The day Blue arrived at BDAR, there was a lot going on.
Our adoption center is small, the main room smaller than most living rooms in people's homes. And in it, there are half a dozen collapsible crates and kennels, two larger ones designed for use as outdoor runs bolted to the wall. There's a two story cat condo- all of these cages face each other as they are pressed up to the walls around the room's perimeter.
Blue is shy, and small, and he'd just been transferred from another shelter where he'd spent months hoping for adoption. Now he's come to BDAR with the idea that a foster home, a more natural environment with a soft bed and a yard to run in, will help boost his confidence and make him feel better about meeting new people. Maybe the next time he does, he won't be so stressed and overwhelmed that he can't make a connection.
But Blue's going to have to wait just a little bit longer for that comfort. Because, like most of BDAR's adoptable pets, a stop at the adoption center before moving to the foster home is in order. He needs a physical exam, he needs a file created, he needs pictures taken so people will find him online and maybe fall in love.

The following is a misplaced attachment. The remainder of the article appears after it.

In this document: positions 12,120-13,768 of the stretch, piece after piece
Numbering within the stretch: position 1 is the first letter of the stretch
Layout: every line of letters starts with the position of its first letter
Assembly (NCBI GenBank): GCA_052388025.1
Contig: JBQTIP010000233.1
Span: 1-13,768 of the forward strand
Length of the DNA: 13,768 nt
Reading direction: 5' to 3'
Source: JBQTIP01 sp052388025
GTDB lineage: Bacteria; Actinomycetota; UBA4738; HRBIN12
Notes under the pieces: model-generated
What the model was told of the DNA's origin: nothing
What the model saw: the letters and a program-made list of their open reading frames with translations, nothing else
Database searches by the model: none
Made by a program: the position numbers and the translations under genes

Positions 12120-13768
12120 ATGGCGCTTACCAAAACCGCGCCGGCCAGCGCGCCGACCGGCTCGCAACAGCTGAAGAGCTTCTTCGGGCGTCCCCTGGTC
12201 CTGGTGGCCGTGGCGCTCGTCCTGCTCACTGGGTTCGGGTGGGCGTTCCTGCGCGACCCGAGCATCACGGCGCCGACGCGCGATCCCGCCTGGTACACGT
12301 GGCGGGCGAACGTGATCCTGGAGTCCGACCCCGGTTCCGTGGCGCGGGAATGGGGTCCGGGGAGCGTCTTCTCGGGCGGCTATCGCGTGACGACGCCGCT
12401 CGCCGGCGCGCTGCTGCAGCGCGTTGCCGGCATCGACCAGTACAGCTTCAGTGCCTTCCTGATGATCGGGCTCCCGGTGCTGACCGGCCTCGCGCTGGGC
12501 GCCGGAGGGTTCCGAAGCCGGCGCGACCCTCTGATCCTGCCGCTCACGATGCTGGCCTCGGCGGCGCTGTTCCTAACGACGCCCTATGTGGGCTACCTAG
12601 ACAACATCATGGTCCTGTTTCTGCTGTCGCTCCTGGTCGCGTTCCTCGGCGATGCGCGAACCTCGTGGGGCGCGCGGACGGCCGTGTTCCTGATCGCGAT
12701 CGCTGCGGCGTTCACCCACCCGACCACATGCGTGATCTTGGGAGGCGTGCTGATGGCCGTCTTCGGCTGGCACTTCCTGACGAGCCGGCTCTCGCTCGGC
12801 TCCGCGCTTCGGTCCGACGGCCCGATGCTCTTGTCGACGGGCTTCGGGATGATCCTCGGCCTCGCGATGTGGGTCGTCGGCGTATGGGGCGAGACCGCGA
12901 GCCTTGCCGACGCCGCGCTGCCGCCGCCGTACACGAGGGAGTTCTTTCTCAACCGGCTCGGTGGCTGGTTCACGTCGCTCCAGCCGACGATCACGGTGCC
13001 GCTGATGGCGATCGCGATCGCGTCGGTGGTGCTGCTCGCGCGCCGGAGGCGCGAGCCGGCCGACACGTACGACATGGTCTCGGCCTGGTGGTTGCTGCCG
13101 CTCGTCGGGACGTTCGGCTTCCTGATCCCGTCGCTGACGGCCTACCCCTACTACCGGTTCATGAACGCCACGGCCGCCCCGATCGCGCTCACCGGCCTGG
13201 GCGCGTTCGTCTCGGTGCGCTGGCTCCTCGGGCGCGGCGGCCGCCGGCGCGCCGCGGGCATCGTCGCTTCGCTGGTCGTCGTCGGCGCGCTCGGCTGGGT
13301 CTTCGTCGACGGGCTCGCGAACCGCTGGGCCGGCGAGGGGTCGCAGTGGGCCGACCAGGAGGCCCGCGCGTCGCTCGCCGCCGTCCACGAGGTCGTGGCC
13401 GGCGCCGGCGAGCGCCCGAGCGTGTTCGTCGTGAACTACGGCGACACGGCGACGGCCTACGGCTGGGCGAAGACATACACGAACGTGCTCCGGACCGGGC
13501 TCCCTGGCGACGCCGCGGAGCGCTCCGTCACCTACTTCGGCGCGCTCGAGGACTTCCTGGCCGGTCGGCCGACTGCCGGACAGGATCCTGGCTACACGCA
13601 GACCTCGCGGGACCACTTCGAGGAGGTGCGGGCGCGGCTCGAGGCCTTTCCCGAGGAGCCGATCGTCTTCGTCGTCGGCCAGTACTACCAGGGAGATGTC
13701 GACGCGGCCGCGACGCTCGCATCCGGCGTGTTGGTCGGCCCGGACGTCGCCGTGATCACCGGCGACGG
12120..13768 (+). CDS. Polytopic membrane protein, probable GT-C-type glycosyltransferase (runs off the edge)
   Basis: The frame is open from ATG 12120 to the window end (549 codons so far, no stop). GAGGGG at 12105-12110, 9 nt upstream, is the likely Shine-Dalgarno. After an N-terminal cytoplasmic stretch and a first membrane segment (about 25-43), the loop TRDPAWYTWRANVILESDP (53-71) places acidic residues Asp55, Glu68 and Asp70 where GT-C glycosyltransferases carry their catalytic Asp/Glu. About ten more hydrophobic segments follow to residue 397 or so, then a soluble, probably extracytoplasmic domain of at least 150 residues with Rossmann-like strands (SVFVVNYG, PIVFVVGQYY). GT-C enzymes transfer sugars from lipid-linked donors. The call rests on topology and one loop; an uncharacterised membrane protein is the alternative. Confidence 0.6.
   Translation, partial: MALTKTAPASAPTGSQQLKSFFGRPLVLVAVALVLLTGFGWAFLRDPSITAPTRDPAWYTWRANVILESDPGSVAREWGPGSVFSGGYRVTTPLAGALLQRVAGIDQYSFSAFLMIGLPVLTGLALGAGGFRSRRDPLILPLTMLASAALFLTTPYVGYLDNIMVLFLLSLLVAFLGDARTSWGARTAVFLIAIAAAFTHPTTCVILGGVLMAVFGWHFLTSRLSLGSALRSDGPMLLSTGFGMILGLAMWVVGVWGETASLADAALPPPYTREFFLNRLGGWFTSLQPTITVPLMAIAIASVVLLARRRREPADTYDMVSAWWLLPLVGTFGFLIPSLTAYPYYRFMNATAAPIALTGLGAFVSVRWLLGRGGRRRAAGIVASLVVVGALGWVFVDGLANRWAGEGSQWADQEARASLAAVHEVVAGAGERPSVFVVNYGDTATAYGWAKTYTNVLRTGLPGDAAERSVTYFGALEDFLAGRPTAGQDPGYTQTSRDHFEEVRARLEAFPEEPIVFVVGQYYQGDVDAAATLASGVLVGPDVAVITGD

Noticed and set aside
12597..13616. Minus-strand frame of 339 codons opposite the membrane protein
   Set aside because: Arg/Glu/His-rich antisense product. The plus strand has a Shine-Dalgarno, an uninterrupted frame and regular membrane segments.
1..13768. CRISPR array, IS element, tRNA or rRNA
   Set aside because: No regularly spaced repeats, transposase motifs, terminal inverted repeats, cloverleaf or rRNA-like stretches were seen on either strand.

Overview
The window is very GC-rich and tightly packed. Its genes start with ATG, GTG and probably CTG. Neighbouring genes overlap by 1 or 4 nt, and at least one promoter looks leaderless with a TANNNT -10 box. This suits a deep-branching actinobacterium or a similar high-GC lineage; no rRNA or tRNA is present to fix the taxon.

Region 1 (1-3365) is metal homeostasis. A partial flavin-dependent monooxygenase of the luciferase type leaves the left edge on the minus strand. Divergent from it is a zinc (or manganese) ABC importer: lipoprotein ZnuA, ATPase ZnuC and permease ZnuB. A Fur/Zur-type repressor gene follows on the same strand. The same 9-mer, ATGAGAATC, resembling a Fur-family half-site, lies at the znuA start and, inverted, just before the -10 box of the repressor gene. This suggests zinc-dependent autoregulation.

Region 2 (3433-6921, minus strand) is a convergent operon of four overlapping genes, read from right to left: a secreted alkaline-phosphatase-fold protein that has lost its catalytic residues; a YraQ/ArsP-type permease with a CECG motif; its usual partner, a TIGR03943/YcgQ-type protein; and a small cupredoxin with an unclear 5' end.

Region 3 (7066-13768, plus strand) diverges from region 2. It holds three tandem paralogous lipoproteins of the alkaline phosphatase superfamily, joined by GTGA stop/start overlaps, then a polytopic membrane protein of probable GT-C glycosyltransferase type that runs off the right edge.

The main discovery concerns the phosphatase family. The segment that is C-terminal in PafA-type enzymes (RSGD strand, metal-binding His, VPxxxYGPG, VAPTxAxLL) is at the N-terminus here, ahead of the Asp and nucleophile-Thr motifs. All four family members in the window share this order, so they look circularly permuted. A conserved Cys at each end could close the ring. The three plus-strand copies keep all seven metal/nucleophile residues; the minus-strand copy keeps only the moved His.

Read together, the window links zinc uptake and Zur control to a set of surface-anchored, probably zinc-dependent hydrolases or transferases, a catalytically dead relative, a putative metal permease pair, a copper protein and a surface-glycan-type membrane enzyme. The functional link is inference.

But, amid all of the hustle, and combined with several other new arrivals, Blue cowers in the back of his wire crate. It's covered with a blanket to help reduce the noise and activity - but it's not enough. These crates and kennels, purchased at retail stores with products designed for private in-home use, just aren't enough to make him feel safe. They are flimsy, the dogs before him chewed the metal so the door is bent and jerks the kennel around when it opens and closes. The plastic tray shifts beneath his feet. The blanket does nothing to dampen the noise.
Ultimately, Blue refused to even come out of the kennel. His photos had to be taken with him still hiding inside.
We need your help to ensure the pets who come to BDAR get the most comfort and security possible, even as their stay in the adoption center is short-lived. Our kennels are not designed for heavy use, sometimes as many as 40 dogs per week.
We're asking for your help in making this stop at the adoption center more secure, less overwhelming, by donating to help us buy commercial kennels instead. These kennels will offer noise and visual stimulus barriers. They'll withstand the heavy use and remain stable and safe after many, many animals come and go.
The kennels are $5,000 for each 2-kennel unit. We are hoping to install 2 units onsite. To donate, click here and indicate in the comments that you are supporting our kennel fund.
Blue has moved onto his foster home already. But we want to make sure that this experience isn't repeated for the other animals who come here looking for safety and love.
Please, donate now.